Sunday, 26 May 2019

MALAWI COURT ORDERS PARTIAL RECOUNT


(Reuters) - Final results of Malawi’s presidential elections will be delayed, the electoral commission (MEC) said on Saturday after the high court ordered a review of the polls following opposition allegations of tampering.

Voters cast ballots for a president, parliament and ward councillors on May 21, with President Peter Mutharika’s ruling Democratic Progressive Party (DPP) facing stiff competition from the Malawi Congress Party (MCP), which filed the complaints alleging intimidation and tampering by the DPP.

The Malawian High Court ordered the MEC not to release results of the presidential vote until a judicial review of the complaints had been heard and results from 10 districts were verified.

Malawian law says complaints must be resolved within the maximum eight days between polling and the announcement of results. But chairwoman of the MEC Justice Jane Ansah said the results would be delayed until matters cited by the court were resolved.

“Presidential results have been withheld until we resolve the issue of the court injunction which we have received. We are dealing with all complaints,” Ansah told a press briefing.

The MEC has confirmed receiving 147 cases of irregularities, most to do with the use of results sheets which had sections blotted out and altered with correction fluid.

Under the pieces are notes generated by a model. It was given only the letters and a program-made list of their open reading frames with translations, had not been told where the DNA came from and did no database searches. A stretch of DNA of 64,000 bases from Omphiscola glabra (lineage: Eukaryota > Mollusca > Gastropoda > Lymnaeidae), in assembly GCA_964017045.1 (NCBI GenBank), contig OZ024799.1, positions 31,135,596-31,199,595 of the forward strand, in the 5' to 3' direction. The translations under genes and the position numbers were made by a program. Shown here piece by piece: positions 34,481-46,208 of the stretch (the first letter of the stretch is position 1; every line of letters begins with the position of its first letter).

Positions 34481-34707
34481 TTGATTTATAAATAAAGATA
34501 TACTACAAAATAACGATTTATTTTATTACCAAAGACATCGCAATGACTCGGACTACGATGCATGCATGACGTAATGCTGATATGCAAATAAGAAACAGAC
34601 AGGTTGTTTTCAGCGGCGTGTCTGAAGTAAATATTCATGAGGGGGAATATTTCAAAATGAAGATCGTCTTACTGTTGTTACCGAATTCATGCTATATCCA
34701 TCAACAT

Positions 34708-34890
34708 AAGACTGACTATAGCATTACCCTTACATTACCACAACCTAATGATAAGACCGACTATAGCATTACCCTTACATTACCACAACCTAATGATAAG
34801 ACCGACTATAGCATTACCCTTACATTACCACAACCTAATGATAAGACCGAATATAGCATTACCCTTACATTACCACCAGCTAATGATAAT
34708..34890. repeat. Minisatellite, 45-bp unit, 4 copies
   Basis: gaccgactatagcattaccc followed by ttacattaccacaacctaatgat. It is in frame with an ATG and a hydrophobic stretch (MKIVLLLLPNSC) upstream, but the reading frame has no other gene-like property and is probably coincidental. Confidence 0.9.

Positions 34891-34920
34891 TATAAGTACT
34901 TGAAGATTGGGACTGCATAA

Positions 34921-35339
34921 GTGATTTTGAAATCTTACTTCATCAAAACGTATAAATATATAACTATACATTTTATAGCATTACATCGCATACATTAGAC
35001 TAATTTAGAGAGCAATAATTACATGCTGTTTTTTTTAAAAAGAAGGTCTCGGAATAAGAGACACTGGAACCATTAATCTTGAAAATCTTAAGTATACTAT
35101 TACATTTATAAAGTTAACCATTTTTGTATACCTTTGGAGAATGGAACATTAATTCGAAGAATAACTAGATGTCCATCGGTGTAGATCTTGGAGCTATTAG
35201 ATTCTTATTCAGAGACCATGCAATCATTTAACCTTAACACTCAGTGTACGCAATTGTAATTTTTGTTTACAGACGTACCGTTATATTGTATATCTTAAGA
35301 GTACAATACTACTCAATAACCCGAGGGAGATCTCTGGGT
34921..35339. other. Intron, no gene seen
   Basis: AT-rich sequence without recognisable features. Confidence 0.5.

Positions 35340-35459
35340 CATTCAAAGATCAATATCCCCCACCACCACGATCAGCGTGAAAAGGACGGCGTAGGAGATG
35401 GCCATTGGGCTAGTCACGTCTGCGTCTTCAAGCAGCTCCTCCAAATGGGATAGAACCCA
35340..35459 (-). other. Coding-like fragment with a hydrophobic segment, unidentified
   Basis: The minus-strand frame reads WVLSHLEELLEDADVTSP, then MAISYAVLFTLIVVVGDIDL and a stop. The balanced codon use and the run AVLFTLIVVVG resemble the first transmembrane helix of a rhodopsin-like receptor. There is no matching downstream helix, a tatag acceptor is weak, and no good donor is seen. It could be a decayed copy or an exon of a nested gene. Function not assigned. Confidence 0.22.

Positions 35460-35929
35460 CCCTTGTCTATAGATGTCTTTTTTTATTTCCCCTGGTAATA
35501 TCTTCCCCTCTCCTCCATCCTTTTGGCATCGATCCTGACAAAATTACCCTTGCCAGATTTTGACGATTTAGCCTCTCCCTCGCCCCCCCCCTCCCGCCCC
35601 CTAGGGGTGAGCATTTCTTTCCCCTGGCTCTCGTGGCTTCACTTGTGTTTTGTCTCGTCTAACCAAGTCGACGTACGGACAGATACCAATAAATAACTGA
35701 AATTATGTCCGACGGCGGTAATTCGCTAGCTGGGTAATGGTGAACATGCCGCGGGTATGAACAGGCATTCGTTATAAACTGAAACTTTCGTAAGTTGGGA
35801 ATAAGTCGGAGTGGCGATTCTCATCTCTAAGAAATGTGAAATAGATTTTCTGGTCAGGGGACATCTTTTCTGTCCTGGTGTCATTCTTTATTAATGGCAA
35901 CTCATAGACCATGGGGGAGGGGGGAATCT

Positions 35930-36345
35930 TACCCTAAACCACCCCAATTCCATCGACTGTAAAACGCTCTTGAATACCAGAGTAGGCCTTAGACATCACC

Protests have broken out in Malawi’s administrative capital Lilongwe, an opposition stronghold, prompting police to deploy armoured trucks to the area where people were tearing down ruling DDP posters and hurling rocks at government buildings.

Before the recount was ordered over the complaints, the MCP's candidate Chakwera was reported to have taken 35.4% of the votes tallied in three-quarters of the polling stations. Incumbent President Peter Mutharika was reported to be leading with on 40.9%.

Chakwera said his own party's estimates indicated he was leading in the count.
The third-placed candidate, Vice President Saulos Chilima, who had gathered 18% of the partial count, called for "nullification of the aggregated vote."

The 78-year-old Mutharika has recently faced accusations of corruption and favoring rural areas where he has most political support

President Mutharika, 78, came to power in 2014 and is credited with improving infrastructure and lowering inflation, but has recently faced accusations of corruption and of favouring rural regions where his support is strongest.


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